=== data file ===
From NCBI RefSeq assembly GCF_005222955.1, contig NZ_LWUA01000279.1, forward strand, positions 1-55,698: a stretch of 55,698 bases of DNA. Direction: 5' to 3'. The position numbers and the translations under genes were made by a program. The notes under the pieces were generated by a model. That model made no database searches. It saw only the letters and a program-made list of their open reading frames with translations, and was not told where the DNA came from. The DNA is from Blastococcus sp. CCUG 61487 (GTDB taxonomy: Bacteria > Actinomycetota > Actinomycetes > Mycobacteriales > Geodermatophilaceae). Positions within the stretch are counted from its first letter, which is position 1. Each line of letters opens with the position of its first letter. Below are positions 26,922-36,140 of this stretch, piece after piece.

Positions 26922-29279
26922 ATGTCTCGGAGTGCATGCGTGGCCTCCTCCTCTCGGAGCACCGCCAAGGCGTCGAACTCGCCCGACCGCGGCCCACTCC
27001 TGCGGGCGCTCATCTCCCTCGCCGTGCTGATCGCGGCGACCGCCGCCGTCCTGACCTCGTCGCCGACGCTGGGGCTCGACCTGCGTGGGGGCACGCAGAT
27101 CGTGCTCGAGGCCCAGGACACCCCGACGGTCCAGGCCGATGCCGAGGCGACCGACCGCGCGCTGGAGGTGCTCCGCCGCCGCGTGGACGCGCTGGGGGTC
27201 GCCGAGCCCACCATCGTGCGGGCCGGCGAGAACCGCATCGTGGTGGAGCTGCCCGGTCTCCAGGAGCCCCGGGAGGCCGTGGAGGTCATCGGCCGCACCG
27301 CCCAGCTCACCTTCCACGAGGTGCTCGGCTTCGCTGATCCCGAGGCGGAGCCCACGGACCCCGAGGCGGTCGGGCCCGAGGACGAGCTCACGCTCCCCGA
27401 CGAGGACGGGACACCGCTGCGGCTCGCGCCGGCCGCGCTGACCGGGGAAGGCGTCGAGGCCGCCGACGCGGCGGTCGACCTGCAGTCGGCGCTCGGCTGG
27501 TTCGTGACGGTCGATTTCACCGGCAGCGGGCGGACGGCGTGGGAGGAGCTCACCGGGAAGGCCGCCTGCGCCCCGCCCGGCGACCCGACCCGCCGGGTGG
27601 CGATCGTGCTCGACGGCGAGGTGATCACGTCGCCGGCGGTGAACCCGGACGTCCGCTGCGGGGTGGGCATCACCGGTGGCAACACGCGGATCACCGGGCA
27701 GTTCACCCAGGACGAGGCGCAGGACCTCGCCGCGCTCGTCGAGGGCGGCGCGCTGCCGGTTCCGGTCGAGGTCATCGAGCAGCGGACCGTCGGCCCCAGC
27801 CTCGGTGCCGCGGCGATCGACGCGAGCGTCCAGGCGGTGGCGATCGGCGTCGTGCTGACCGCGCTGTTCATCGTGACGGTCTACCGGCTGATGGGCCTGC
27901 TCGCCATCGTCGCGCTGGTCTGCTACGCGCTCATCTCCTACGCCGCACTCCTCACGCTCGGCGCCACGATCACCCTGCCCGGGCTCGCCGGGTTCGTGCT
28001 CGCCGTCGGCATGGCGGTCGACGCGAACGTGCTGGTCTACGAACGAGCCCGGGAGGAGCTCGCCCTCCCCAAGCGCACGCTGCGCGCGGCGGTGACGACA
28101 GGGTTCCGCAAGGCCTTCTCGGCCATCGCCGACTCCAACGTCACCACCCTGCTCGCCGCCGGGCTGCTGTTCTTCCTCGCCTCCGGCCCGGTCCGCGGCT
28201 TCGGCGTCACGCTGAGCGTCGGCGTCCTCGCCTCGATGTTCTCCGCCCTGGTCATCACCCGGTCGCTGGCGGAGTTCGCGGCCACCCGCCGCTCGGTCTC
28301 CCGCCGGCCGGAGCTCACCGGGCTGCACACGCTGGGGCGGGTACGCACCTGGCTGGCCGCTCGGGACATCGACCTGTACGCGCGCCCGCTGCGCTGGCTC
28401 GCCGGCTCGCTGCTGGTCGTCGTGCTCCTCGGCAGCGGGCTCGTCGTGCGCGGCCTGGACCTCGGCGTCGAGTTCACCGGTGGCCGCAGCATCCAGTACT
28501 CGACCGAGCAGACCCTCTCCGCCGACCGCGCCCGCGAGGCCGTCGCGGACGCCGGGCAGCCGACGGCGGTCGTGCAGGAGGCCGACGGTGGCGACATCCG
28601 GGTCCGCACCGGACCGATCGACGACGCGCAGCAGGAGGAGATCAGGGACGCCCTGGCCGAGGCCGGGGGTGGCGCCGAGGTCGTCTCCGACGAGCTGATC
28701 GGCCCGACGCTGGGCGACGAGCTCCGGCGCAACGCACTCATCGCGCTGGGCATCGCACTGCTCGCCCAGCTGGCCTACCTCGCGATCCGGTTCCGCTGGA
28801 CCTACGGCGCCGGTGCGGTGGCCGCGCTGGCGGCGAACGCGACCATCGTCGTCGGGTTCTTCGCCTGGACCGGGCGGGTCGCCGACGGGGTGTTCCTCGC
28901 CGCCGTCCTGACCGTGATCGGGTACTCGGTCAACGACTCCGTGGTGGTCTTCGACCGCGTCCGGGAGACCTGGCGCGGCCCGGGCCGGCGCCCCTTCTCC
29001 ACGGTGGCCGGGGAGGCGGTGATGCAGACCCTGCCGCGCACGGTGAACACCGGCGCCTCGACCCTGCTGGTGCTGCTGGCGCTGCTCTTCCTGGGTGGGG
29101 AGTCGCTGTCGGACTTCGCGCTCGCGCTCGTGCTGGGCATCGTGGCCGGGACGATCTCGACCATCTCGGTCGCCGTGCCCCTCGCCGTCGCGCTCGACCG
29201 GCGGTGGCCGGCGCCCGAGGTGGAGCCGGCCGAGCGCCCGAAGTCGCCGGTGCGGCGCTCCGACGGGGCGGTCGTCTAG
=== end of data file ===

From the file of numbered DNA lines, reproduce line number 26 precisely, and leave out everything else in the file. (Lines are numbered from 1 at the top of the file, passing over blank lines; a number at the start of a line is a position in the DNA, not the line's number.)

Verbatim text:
29201 GCGGTGGCCGGCGCCCGAGGTGGAGCCGGCCGAGCGCCCGAAGTCGCCGGTGCGGCGCTCCGACGGGGCGGTCGTCTAG